Analytics can also be used for future goal-setting and in identifying key performance indicators (KPIs).
Examine how your content is performing over time. Check year-over-year and month-over-month trends, so you can set reasonable and reachable goals for future performance.
Which Content Marketing Stats Matter Most?
Once you’re confident that you’re reaching your audience and serving up content that they want, it’s important to know which metrics matter so you can continue to improve.
Big picture, the first thing you want to know is overall numbers. Determine how many people in total are visiting your website and social media pages. Then, figure out your overall reach or how many eyeballs are viewing your brand messaging.
More is usually better, but keep in mind that quantity does not equal quality. To move the needle from one to the other, your content must be engaging enough to make your audience stick.
So, next, you want to dig into which pages and content assets on those pages are outperforming. To get a clear picture of exactly how your audience interacts with your site, you should frequently review the bounce rate and time spent on the site.
The lower the bounce rate percentage, the better. Higher bounce rates indicate that people are coming to your site and then bouncing out really fast because they’re not getting what they want. The longer time spent on site is good because it means people are engaging with your content.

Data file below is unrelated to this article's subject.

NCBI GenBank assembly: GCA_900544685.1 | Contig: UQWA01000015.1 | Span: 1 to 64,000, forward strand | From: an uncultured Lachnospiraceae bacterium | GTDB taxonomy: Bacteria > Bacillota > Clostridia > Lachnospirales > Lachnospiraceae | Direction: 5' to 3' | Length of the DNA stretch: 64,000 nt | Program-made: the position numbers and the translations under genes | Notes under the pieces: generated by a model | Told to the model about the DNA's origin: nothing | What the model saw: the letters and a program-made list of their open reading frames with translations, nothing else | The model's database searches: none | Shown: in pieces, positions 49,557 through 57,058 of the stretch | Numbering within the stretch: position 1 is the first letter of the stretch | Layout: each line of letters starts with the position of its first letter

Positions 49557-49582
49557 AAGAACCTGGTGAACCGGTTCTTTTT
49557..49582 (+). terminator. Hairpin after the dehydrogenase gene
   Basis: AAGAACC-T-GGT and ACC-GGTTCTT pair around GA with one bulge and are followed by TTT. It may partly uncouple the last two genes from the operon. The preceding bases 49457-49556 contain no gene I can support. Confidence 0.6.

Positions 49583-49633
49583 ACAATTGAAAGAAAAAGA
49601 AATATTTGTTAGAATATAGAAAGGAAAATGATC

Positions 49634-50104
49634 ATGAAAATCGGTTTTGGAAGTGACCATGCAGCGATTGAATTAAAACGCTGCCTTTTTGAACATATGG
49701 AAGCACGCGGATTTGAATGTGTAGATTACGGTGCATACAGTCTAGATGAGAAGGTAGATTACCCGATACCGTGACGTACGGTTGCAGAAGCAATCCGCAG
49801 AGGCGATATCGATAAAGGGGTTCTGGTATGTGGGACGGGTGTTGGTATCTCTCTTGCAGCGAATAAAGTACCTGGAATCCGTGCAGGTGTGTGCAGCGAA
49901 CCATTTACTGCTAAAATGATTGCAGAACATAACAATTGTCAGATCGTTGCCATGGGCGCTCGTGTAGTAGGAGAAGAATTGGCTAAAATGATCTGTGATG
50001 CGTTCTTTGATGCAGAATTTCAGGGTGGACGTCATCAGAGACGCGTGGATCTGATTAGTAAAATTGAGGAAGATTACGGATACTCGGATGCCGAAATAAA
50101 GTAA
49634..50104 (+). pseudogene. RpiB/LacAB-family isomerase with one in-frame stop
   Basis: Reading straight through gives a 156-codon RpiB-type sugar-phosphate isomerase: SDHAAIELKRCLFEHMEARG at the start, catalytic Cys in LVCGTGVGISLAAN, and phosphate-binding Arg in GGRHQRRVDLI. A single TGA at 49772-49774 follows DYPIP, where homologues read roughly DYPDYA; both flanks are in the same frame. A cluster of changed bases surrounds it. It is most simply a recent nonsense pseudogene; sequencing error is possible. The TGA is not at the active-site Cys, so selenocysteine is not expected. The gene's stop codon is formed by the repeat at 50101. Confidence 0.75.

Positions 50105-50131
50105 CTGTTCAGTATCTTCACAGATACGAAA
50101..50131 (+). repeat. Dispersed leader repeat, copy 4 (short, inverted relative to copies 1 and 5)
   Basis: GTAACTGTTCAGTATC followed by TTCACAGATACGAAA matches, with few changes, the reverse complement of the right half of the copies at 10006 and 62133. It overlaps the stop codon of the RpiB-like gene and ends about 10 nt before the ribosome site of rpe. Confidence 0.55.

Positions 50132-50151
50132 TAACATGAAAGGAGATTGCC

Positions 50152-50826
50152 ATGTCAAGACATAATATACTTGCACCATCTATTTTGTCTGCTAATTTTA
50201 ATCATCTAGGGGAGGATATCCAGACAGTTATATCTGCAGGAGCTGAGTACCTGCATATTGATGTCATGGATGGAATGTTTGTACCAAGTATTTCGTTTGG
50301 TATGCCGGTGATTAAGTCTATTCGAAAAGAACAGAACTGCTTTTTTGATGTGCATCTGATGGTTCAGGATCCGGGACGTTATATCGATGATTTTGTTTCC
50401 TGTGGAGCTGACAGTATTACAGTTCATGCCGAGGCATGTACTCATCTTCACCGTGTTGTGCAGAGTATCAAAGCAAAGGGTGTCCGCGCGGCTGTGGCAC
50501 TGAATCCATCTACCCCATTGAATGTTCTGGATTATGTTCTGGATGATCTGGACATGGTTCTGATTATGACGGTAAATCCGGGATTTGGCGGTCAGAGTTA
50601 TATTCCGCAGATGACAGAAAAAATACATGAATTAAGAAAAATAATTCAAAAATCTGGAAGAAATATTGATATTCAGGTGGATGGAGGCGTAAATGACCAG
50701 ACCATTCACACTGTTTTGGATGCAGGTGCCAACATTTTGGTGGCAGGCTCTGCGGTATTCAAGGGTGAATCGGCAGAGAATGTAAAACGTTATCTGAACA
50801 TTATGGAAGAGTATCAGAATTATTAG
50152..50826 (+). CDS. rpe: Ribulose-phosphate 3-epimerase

You can also use the free starter trial with a company like Hotjar that delivers audience heat maps.
You can see, in real-time, what users are clicking on. Hotjar collates this data to provide a website map that outlines where most people on your site tend to go.
Do this right now: Evaluate your content.
You have the data now, and that’s great, but don’t be remiss to forget the human element of content marketing.
Really, this will only take a few minutes, and it will likely prove invaluable. Grab a cup of coffee or tea. Block your calendar and take a brief time out to read through and honestly evaluate your content.
While reading, ask yourself these questions: How am I currently speaking to my audience on my website, in my emails, and through social media? Am I talking about myself and my company? And am I talking about my products, my webinars, my awards? Am I using language or acronyms that only people who work at my organization use?
If you answered yes to any of these questions, you have to fix it. But know that you are not alone. These are among the most common content marketing mistakes made by most.
But since you have the data and know what your audience wants, there’s no longer any excuse to keep giving them what YOU want. It’s not about you. It’s about your customers and your prospects. Use the analytics blended with a human touch to deliver what’s right to the right person and at the right time.
Editor’s note: This post was written by nDash community member Melanie LoBue. Melanie is a freelance writer, editor, and digital marketing consultant living in Boston who also works full-time as Director of Digital Content Marketing for a global tech company. With over 20 years of professional creative experience, Melanie focuses on helping businesses grow using the power of words. To learn more about Melanie, or to have her write for your brand, check out her nDash profile page.
You can read part 1 here: https://www.ndash.com/blog/content-marketing-mistakes-avoid-2018